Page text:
Monday, October 31, 2011

In defence of Early Day Motions

The best description I've ever heard of Early Day Motions came from my brother-in-law, who once referred to them as "parliamentary Facebook groups". I think this is a neat way of summing up what EDMs do and don't do. They don't lead to parliamentary debates (except in very exceptional circumstances); they don't change the law; but they do offer an opportunity for MPs to put their views on an issue on the record - and, if they get big enough, they tend to attract some attention.

After the 2010 election, a lot of the new intake of Tory MPs decided they weren't going to bother with EDMs. Some of them explain why in, er, this EDM. I agree with at least some of what it says: campaigners sometimes fixate on EDMs and mould supporter campaigns around them as if they are somehow an end in themselves, even though, as the motion notes, they "very rarely have any influence on policy". Sometimes NGOs can activate their supporter base without much thought as to whether the flurry of work this creates for MPs' offices is actually well-targeted to help achieve their aims. And yes, there are probably too many EDMs (although it's worth noting that the most frivolous, like this one about Countdown and this one about Coronation Street, tend to be entirely the MPs' own work and not that of "public affairs professionals"). I suppose I technically count as a "public affairs professional", although I work for a charity and not the sort of evil lobbying agency that phrase implies. I'm certainly quite selective in how I use EDMs - I find they're mainly useful for getting press coverage and for flushing out MPs who you don't yet know but who are sympathetic to your cause.

But this EDM also betrays a certain contempt for its signatories' constituents, complaining as it does of "the huge volume of correspondence" generated by EDMs. Guys, I hate to break it to you, but corresponding with your constituents is sort of in your job description. EDMs are one way in which voters can express their concern about an issue to their elected representative and ask them if they will register that concern. They seem to me to be a pretty efficient mechanism for doing that: I certainly can't think of a more efficient one. So by complaining about how much they cost, the anti-EDM contingent is basically complaining that democracy is expensive. Well, yeah. So is your second home. Shall we take that away as well? No, thought not.

Tabling an EDM to explain why you're not going to sign any more EDMs displays more than a well-developed sense of irony. It's an implicit acknowledgement of their real value: as one of the few truly open forums in which MPs can put their position about something on the public record. If you're so inclined, you can look up your MP's EDM record to get a sense of the issues they care about and the extent to which their views align with yours. It will certainly give you a much fuller picture than their voting record, unless they're an arch rebel. In other words, EDMs are one of the few tools that exist to help you hold your MP to account for what they do between elections. Perhaps that's not the function they were originally intended for, and perhaps they no longer fulfil that original function. But that's evolution for you. It's not the same as obsolescence. As one MP who I used to work with was fond of saying, EDMs get politicians off the fence. If you, a constituent, write to your MP and ask them to sign an EDM, they have to either sign it or refuse to sign it: there's no third option.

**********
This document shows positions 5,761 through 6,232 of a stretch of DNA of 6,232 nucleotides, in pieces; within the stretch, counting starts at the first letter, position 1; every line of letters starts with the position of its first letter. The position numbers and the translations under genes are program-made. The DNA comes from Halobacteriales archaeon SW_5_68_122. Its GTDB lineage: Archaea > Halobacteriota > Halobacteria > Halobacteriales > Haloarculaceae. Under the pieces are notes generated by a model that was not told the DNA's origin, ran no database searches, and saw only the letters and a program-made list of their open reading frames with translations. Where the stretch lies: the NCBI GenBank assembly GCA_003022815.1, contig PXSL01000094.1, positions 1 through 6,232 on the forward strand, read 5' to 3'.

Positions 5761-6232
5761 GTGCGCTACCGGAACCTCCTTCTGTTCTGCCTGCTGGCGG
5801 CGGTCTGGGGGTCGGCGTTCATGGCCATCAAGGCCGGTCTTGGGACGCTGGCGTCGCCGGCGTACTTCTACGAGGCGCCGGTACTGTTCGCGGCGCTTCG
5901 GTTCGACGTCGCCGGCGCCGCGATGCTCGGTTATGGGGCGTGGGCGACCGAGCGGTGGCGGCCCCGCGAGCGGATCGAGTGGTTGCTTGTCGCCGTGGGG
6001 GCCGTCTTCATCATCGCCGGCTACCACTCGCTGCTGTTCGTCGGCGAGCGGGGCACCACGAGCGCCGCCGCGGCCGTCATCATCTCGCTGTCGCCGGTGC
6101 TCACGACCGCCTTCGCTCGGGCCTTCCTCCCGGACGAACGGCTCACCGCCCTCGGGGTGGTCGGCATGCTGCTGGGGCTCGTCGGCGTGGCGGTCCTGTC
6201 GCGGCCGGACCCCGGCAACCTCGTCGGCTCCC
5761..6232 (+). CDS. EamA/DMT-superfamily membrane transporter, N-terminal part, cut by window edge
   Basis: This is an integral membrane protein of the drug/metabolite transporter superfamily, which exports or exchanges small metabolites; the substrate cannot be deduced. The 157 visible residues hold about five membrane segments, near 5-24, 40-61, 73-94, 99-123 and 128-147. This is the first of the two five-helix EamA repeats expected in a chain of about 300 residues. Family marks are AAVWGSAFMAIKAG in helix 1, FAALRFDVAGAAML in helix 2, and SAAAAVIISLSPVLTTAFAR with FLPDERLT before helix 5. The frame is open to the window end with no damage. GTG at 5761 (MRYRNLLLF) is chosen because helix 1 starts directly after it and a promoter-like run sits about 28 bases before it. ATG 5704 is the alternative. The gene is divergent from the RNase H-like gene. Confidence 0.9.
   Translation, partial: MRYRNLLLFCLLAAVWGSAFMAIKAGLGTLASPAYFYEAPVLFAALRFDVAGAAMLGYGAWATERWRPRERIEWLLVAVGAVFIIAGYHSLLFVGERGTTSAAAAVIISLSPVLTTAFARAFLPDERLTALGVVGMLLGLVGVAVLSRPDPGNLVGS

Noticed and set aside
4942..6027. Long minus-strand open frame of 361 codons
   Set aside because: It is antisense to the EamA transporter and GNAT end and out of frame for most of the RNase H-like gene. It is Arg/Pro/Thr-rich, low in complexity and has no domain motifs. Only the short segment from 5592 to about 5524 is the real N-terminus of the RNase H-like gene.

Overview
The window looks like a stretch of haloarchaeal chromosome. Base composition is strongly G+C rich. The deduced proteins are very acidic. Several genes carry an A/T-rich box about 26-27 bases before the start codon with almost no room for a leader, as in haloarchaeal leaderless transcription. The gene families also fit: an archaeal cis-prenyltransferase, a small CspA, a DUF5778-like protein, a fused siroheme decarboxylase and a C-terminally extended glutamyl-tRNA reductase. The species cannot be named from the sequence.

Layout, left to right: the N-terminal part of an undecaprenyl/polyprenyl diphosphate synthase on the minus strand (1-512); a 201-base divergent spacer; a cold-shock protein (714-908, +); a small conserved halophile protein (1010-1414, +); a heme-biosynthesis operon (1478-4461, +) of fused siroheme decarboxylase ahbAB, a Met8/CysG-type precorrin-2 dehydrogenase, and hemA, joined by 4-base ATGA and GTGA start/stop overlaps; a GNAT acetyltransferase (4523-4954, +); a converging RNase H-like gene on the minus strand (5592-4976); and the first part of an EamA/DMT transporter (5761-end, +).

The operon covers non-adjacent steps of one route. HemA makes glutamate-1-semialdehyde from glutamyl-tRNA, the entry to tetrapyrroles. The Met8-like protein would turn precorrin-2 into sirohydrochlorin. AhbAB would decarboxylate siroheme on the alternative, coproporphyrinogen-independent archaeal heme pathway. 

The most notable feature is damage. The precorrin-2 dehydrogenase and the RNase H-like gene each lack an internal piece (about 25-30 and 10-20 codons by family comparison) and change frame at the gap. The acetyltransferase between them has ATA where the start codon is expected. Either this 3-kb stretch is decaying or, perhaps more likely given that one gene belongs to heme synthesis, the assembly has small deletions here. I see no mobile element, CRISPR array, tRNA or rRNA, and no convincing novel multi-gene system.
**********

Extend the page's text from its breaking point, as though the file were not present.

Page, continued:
Except the Tories who have taken such a principled stance against this "waste of taxpayers' money" now do have a third option: they can stay on the fence, because they don't have to directly address your request, or indeed write back to you with anything helpful about their views on the issue at stake. Instead, they can just politely explain that, sorry, they don't sign EDMs. They are, perhaps not deliberately but very definitely, opting out of being held to account. And that's a poor way to thank the people who put them there.

Wednesday, October 26, 2011

St Paul's to re-open

I don't know, you wait two months for a blog, and then two come along at once...

Really this is just to direct you here and here to reports that St Paul's is re-opening after it turned out Occupy London wasn't really so much of a health and safety disaster after all. I feel sort of vindicated by this turn of events. (Also, the government really needs to learn where to get off telling protesters to 'pack up and go home'. And as for banning occupations... whatever happened to your fervent commitment to cutting red tape and trusting people? Oh sorry, my mistake, I forgot that only applied to businesses wanting to unfairly dismiss people. Citizens exercising their right to protest can clearly just fuck right off.)

Also, in the event that you'd like to take ringside seats, my friend and I are continuing to politely disagree over here at his own blog, which incidentally is strange and lovely and generally rather less shouty than this one.

Tuesday, October 25, 2011

What really happened at St Paul's?

The other day, I had an argument with a friend who was criticising Occupy London for 'making their protest a battle with the cathedral' by forcing it to close. Yesterday, I was told that the activist twitterati were pointing the finger for the cathedral's closure at the malign influence of its corporate sponsors. I think they're both barking up the wrong tree.